MiPod: Best Songs of 2010 — Jan-June

This year started off a little slow for me, but the music releases have really picked up of late. Here are some of the my favorite songs that have been released so far in 2010. (I’m sure you’ll be seeing most of these albums again in my year-end music review.)

  1. Change of Time, Josh Ritter. Fans have been waiting for Ritter’s latest album for a couple of years now; turns out So Runs the World Away was well worth the wait. The best cut is Change of Time”, a sonically-arresting ballad about time, love, resignation, and hope. To that end, it makes for a perfect auditory companion piece to the final season of LOST . I’m telling you, there are worlds packed into this four minute vignette. Hands down my favorite song of the year.
  2. Ain’t No Grave, Johnny Cash. Death hangs like a pall over Cash’s final American Recordings sessions. With titles like “Ain’t No Grave”, “Redemption Day”, and “1 Corinthians 15.55”, it’s easy to see where Cash’s thoughts were in his final days. And although the album itself never quite gels, the title track is as chilling as any tune the Man in Black ever recorded.
  3. One Day, Matisyahu. My favorite eschatologically pregnant Hasidic hip-hop song of the year. Plus my kids love it.
  4. Laredo, Band of Horses. Best guitar licks of the summer.
  5. Holiday, Vampire Weekend. These NYC indie rockers put out a great debut album in 2008. (“Mansard Roof” is still one of my kids’ favorite songs.) But their 2010 release Contra was a little disappointing at first for me. Over time, the album really began to grow on me and it’s now one of my favorites of the year. This is a short little ditty, but it’s contagion level rivals “Mansard Roof”.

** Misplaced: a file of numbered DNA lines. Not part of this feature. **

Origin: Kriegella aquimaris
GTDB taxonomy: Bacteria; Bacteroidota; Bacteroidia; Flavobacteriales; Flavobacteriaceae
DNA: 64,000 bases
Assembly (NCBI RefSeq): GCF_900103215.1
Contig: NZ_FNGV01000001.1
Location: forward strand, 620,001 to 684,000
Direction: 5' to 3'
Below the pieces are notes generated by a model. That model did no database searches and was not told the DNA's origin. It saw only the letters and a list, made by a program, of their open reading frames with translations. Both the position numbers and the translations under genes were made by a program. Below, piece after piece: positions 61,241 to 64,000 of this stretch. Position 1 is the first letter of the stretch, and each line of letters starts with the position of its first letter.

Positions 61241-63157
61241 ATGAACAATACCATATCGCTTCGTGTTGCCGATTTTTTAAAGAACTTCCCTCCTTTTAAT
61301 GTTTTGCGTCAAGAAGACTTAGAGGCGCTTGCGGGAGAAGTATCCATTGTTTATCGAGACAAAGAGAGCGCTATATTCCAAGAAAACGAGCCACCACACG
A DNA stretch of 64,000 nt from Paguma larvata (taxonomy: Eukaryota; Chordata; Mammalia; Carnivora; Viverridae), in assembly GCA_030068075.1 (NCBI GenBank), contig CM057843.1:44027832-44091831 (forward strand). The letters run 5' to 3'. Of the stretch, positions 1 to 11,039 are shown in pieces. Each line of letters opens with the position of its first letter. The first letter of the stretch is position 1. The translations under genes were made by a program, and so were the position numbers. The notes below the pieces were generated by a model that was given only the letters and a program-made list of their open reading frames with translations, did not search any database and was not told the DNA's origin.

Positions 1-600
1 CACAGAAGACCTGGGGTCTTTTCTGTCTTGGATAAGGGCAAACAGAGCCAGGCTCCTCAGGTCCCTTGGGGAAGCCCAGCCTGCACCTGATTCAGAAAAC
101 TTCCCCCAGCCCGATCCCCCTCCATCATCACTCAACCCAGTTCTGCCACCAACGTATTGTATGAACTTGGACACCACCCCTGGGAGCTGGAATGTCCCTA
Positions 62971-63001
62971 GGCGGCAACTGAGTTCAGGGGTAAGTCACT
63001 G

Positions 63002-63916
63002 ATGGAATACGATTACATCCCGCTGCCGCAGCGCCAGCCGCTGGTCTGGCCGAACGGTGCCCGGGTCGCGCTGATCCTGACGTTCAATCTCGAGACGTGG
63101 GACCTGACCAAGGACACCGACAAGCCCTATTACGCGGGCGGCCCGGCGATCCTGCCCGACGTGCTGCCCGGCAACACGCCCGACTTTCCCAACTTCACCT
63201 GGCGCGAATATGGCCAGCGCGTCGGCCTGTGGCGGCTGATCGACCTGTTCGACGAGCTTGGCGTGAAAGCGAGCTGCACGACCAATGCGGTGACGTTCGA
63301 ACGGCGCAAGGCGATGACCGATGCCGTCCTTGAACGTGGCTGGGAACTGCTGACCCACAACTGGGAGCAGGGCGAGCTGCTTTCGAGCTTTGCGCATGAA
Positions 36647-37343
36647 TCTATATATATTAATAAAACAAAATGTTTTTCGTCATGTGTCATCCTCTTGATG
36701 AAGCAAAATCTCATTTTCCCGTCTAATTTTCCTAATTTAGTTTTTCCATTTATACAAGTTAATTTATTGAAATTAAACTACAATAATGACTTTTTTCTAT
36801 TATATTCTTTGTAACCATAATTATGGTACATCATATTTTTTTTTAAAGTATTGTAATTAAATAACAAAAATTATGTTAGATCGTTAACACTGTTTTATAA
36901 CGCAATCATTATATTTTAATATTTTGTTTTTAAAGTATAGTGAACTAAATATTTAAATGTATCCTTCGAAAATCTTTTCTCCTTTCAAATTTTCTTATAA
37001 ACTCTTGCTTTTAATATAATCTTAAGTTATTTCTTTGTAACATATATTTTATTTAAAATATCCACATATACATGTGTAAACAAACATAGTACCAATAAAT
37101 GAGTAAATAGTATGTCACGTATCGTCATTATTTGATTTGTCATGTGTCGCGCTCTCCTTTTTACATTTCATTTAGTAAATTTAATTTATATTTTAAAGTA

6. My City of Ruins, Eddie Vedder. Recorded as part of the Haiti earthquake telethon, Vedder’s cover of “My City of Ruins” is a rich, mournful recording. Great.
  7. Everybody’s Hurting, Jakob Dylan. The younger Dylan is clearly at his best when he goes alt-country sad sack. Aided by the backing vocals of Neko Case & Kelly Hogan, Dylan sings of darkness and the downtrodden. Depression has never sounded so good.
  8. Cloudy Shoes, Damien Jurado. Reminiscent of late 90s, Play-era Moby. Weird, harmonious, and way cool.
  9. Swim Until You Can’t See Land, Frightened Rabbit. These guys are like the Scottish Counting Crows. Good stuff.
  10. Vaporize, Broken Bells.
  11. Bloodbuzz, Ohio, The National. I have no clue what this song is about. But I like it.
  12. Domestic Scene, The Radio Dept. A perfect song for spring’s blue skies.
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